‘The Lookout’ is two-thirds of a strong film

Some of writer Scott Frank’s earlier and best work includes the screenplays for “Get Shorty,” “Out of Sight” and “Minority Report.” In “The Lookout,” which he wrote and directed as well, Frank takes advantage of his skills for sharp, concise dialogue and noirish themes of seduction and betrayal.

The story opens as a popular high school hockey star, Chris Pratt (Joseph Gordon-Levitt), gets himself and three other friends into a disastrous car accident, leaving him with brain damage. Cut to four years later, and the accident has left Chris barely able to take care of himself. He has trouble with his memory and in performing even the simplest tasks.

Even though he’s far from being a vegetable, he’s no longer the shining person he used to be. When he meets Gary (Matthew Goode) in a bar, a past aquaintance who tells him that he can help him, Chris is all ears.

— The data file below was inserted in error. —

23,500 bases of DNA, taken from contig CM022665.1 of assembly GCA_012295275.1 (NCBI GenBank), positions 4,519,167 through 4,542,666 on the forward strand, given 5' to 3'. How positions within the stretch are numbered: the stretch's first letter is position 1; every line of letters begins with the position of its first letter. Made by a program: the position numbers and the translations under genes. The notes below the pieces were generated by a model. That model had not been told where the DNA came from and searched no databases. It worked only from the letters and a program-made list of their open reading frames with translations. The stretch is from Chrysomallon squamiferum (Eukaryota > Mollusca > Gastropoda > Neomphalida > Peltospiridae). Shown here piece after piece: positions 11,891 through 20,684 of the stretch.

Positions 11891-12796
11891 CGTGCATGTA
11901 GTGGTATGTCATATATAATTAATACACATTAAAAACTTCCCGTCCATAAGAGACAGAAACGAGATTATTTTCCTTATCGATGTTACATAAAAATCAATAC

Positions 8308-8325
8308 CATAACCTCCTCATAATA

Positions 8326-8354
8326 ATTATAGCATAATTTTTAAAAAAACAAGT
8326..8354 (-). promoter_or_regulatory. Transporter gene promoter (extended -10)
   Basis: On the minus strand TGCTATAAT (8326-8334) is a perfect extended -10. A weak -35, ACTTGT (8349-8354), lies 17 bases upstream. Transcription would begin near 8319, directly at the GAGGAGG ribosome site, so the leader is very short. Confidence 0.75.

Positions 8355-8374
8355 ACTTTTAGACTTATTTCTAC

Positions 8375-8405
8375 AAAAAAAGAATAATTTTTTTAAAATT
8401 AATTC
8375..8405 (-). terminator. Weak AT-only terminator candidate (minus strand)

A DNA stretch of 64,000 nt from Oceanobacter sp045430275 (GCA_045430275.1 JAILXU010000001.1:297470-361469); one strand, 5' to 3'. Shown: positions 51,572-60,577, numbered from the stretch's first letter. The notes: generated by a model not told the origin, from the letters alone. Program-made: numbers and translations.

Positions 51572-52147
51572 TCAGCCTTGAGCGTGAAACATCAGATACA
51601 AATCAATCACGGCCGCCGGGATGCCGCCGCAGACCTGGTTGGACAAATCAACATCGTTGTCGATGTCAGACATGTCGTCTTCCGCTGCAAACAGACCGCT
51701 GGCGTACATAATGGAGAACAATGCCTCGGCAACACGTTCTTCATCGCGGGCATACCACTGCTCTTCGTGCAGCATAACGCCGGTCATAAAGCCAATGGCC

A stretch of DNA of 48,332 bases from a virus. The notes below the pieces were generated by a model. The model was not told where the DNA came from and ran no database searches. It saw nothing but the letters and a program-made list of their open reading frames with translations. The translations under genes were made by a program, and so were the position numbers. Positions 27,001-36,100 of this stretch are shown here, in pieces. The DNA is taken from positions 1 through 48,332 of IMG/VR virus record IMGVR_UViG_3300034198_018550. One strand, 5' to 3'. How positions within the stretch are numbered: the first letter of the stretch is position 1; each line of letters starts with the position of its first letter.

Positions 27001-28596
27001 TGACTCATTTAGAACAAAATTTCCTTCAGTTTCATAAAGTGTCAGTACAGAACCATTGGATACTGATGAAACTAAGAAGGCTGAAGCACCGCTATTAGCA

The problems escalate from there for Chris as he’s manipulated (mostly by his attraction for Luvlee-a girl Gary enlists to help ease Chris into the idea) into helping Gary and his gang rob a bank where Chris works as the night janitor.

Frank’s script is almost always on point, offering up a number of interesting characters and some great dialogue to go with them. The story is not as consistent and engrossing as some of his best work, but it still holds down the fort. The acting is pretty fantastic from everyone involved (with the exception of a few clich